Some of China’s most influential private collectors reveal how much they have spent and what they plan to collect in the latest Tefaf art market report published today as the 32nd edition of the Maastricht fair opens to the public (16-24 March).

The research also highlights that without a tax benefit system in place for cultural philanthropy efforts, a number of private museums in China will have difficulty surviving over the next ten years.

The report’s author Kejia Wu, a professor at Sotheby’s Institute New York, outlines the development of the art market in China over the past four decades. “How did the art market in China accomplish such rapid growth? Was this an organic process? Is this a speculative bubble? For many outside observers, the drastic changes that have occurred over the past 40 years remain mystifying,” she writes in the foreword.

China now has around 5,000 museums, of which around 1,500 are privately run. Asked why they opened private museums, the collectors canvassed are candid. “It was good for my collection. It is easier to acquire high-quality works as an institution,” says Qiao Zhibing, the founder of TANK Shanghai. Qiao’s collection of Western and Chinese contemporary art—much of which is now on show at his four-storey karaoke club Shanghai Night—will soon get a dedicated space, to be called Tank Shanghai, on the West Bund cultural corridor on the banks of Shanghai’s Huangpu river.

“Our focus now is the construction: to complete building the museum [another focus is to organise exhibitions]. And the Central Academy of Fine Arts [in Beijing] wants to work with us to launch a research centre, to conduct research on art museums or on contemporary art,” Qiao adds.

Meanwhile, Jenny Wang, the chairman of the Fosun Art Center in Shanghai, says: “There are some private art museums that are more focused on promoting the owners’ private art collections…. we don’t emphasise our own private collection. Instead, what we are most interested in is the interaction between the content of our art programmes and the public.”

Asked how much they spend on an annual basis, Zheng Hao, the founder of the How Art Museum in Shanghai says around RMB30m or RMB40m ($4m-$6m) in addition to the rent. Liu Yiqian, the founder of Shanghai’s Long Museum, says he pays some volunteers salaries and hires “dozens of security guards…if we add all these expenses together, including organising exhibitions, the annual loss is about RMB40m ($6m).”

Jenny Wang adds that “breaking even is a problem… all the private museums face this. I think it is very hard.” Zheng Hao says that he is exploring the possibility of establishing an independent art foundation over the next ten years with the aim of achieving “financial independence” (his plan involves trying to push for a “break-even model”). Almost all the collectors questioned say that finding and keeping new talent is especially difficult.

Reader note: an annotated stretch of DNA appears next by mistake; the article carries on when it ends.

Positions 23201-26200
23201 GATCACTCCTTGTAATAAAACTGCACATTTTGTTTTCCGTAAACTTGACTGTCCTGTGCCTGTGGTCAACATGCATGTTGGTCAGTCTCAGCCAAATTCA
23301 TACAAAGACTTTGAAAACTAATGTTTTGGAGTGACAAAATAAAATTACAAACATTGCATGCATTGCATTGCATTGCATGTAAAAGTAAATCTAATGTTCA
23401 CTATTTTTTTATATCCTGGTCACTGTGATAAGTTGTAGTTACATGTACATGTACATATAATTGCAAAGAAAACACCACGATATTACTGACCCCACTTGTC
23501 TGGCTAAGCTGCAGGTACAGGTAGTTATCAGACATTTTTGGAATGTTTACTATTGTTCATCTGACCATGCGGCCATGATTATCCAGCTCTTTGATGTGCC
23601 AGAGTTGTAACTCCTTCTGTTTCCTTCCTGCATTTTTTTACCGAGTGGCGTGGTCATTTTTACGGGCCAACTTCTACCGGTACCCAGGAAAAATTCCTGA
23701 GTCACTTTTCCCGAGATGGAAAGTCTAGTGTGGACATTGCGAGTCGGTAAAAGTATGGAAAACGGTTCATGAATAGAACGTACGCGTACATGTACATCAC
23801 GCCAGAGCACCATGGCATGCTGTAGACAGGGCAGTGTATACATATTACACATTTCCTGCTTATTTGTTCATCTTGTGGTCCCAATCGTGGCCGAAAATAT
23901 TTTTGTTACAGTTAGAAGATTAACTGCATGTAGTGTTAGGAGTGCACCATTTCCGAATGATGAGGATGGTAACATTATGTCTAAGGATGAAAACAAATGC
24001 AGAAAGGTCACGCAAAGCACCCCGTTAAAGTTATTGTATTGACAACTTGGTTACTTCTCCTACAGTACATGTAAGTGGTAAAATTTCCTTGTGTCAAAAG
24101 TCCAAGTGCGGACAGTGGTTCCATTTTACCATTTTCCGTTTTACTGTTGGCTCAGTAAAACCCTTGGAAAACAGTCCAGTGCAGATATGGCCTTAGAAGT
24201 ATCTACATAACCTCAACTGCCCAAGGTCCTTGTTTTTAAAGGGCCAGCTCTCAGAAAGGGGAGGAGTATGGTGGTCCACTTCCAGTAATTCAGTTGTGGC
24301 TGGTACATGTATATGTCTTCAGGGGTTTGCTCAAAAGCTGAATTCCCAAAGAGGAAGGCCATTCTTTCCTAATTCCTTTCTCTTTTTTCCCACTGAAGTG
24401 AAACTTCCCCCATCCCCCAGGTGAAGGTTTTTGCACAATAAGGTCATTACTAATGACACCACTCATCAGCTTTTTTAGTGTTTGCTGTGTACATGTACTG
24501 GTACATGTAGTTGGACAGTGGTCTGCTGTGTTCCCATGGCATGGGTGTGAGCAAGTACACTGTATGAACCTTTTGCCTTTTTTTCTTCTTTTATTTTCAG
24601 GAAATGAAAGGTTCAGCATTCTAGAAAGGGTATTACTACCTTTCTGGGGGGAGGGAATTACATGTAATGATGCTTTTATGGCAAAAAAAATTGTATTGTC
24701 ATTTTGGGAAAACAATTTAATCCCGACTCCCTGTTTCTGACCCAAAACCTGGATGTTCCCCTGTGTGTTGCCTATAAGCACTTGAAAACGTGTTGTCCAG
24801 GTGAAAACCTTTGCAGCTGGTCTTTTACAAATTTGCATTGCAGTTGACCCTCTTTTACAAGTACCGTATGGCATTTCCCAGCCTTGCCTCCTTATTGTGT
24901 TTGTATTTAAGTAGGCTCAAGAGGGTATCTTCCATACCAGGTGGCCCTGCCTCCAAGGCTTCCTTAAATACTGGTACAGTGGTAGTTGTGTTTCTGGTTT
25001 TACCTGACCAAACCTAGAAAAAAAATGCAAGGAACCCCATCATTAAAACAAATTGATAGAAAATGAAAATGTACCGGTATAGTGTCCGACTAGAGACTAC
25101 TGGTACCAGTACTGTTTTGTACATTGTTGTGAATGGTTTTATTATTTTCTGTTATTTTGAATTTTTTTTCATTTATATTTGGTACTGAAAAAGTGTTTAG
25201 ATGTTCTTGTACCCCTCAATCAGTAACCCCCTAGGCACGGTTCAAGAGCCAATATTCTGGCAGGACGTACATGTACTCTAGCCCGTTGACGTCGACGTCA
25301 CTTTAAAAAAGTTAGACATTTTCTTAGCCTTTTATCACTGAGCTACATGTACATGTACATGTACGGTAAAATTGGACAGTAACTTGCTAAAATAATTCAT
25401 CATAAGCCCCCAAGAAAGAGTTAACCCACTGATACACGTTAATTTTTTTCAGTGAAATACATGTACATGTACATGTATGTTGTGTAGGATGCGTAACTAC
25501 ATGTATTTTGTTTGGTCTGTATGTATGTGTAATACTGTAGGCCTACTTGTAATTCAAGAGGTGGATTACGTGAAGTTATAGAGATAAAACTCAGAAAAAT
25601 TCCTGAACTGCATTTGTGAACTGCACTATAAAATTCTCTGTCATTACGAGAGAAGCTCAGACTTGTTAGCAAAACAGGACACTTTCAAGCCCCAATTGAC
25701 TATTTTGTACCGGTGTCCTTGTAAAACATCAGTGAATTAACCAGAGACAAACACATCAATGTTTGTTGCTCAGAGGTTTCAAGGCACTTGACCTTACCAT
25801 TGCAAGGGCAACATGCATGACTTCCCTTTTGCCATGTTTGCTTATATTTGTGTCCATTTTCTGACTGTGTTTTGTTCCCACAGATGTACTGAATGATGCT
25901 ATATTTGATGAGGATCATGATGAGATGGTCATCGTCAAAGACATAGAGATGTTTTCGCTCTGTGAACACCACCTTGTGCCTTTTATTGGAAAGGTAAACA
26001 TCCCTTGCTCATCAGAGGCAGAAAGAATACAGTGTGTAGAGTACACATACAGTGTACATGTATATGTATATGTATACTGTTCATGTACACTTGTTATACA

Kejia Wu also highlights over four chapters other key areas such as the impact of domestic auction houses, such as Duo Yun Xuan, which launched in the 1990s in China, marking the transition of the art trade from a government-controlled planned economy to a more capitalist market.

The final part of the analysis, entitled Future Outlook, highlights that an increasing number of younger-generation high-net-worth individuals will begin to collect art. “They will become more active in the primary market than in the secondary market. The purchase of Western art will continue to expand,” Wu concludes.

Evelyn Lin, the deputy chairman, international director and head of the department of Asian 20th-century & contemporary art at Christie’s says in the report that a group of collectors born in the 1980s has emerged, and they have very different interests compared with collectors born in the 1970s.

“Among those born in the 1980s, for example, a group of people are collecting works by KAWS. They could be under peer influence, they might follow trendy things on Instagram. Many collectors born in the 1980s don’t have the language barrier [of speaking only Chinese], so they can connect with the international market and get information easily,” she says.

There are still challenges though. The “heavy tax burden” of bringing works made overseas into China and the difficulties of converting the RMB into foreign currencies need to be resolved if the market is to be sustainable.

The introduction notes that authorities in Beijing reached out to Tefaf in 2011 to explore the possibility of establishing the first major international art fair in mainland China in partnership with Sotheby’s and Beijing GeHua Art Company. “Despite the best efforts of all parties to make this happen, ultimately there proved to be too many obstacles at the time to ensure that this would be a commercially viable venture,” the report says.